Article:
There was an odd argument that came up earlier this week in the Senate Finance committee debating HB4283 to raise the minimum wage in West Virginia – raising workers’ wages would kick West Virginians off of Medicaid. This is odd for a number of reasons: first it suggests support for more dependence on public assistance programs, secondly it implicitly suggests support for lower wages, and thirdly because it came from conservative opponents of the bill.
Yes, it is true that raising the minimum wage to $8.75 in West Virginia would likely end up pushing a lot of West Virginians off of Medicaid, perhaps tens of thousands of those who have just become eligible for the very first time. As I’ve pointed out before, the majority of those West Virginians qualifying for expanded Medicaid are the working poor, many of whom are going to be making at or near minimum wage. A cashier working full-time at the current minimum wage of $7.25 an hour earns $15,080 a year, a little under 130% of the official Federal Poverty Level for an individual, qualifying them for Medicaid under the new expansion guidelines. However, that same cashier making $8.75 an hour would earn $18,200 a year, over 150% FPL, which would push them beyond Medicaid eligibility.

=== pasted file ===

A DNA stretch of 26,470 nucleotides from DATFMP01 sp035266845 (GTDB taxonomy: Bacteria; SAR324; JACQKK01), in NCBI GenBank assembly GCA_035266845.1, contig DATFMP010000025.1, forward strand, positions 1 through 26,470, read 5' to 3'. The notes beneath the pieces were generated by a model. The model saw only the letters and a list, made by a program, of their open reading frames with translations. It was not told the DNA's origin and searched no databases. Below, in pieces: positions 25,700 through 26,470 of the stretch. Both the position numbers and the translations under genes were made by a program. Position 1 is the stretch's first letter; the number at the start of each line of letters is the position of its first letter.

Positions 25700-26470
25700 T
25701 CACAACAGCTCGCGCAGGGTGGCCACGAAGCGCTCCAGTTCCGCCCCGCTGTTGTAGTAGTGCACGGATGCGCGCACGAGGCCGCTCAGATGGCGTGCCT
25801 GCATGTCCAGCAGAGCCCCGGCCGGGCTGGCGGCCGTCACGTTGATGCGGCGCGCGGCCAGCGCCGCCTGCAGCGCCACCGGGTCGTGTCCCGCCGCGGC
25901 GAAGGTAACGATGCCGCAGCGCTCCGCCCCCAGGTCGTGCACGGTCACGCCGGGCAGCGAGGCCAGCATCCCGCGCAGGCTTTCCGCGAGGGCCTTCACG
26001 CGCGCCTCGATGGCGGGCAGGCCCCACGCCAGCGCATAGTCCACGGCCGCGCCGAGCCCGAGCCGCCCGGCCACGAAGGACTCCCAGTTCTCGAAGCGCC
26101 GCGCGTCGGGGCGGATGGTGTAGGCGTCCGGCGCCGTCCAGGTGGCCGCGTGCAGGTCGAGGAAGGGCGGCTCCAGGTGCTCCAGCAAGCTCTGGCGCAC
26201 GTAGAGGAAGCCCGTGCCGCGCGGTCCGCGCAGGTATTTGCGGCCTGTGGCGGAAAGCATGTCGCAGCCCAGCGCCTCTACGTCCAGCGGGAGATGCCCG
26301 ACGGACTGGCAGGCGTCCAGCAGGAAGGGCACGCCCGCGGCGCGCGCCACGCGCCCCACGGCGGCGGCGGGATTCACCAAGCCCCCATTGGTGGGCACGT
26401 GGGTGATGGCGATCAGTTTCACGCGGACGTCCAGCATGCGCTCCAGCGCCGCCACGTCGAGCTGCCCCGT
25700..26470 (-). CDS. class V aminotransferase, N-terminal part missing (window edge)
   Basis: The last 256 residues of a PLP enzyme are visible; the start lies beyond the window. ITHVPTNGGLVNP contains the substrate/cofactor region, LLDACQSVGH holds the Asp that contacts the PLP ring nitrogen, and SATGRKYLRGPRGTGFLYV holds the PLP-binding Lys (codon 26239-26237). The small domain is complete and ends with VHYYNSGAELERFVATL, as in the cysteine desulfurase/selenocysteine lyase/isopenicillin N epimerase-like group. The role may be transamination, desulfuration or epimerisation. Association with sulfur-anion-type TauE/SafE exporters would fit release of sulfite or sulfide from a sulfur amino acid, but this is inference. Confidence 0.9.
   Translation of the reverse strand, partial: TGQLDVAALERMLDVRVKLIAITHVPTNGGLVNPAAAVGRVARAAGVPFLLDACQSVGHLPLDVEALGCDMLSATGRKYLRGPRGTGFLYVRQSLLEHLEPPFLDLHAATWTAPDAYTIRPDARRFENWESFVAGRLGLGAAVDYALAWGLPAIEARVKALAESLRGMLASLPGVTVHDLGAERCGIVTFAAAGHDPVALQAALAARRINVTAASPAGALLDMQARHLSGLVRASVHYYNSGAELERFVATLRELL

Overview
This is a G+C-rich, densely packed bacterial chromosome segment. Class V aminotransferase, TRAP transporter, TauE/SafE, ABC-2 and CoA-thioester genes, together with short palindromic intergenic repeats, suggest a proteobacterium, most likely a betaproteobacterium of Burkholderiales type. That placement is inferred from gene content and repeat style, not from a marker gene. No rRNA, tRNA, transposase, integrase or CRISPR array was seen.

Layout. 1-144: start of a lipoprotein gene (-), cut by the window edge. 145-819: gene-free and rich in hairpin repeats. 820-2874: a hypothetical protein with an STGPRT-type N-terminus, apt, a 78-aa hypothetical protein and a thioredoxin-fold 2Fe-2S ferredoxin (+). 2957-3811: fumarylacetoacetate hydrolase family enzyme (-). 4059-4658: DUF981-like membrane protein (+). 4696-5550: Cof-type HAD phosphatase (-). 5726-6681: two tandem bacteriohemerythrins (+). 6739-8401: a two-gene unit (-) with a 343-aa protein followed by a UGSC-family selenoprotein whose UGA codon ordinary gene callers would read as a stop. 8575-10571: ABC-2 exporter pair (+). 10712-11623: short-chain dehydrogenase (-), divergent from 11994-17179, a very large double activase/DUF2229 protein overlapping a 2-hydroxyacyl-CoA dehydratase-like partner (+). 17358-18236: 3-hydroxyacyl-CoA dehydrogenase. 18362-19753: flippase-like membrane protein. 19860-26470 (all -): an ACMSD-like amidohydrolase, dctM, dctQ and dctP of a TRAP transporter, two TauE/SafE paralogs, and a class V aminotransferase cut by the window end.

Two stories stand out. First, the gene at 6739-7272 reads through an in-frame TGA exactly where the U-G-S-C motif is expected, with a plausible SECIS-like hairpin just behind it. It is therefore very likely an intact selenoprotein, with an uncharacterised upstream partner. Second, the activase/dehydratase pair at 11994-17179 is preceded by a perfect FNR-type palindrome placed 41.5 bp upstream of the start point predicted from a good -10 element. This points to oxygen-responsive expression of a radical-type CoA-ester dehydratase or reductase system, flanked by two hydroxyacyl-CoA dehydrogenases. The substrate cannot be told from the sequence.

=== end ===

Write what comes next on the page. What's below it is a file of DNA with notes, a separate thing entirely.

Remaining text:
There are a lot of reasons that this is a good thing for West Virginia. Primary among them is that it would bring thousands of people off of Medicaid, which is the most expensive program for the state.
In the past we may have argued that pushing people off of Medicaid would be dangerous because it would likely leave them uninsured, but this is no longer the case. Today, all of these people will be guaranteed access to affordable health coverage through the insurance marketplace at Healthcare.gov. And I truly mean affordable. For example, the cashier who now earns around $18,000 a year would not have to spend more than 4.3 percent of his income on health insurance. This means that he could find a silver level Highmark Blue Cross Blue Shield plan on the state exchange for $65 per month. Plus, he’d qualify for substantial assistance in out-of-pocket costs like co-pays and deductibles.
There’s also the not-so-small matter that bringing more healthy people on to the exchange in West Virginia would improve its community rating, which could help lower premiums across the board for insurance plans offered in the exchange.
Essentially, raising the minimum wage would get more low-income workers off the government programs and reduce costs to the state in a time of serious budget challenges, all the while helping to push health insurance premiums down statewide.
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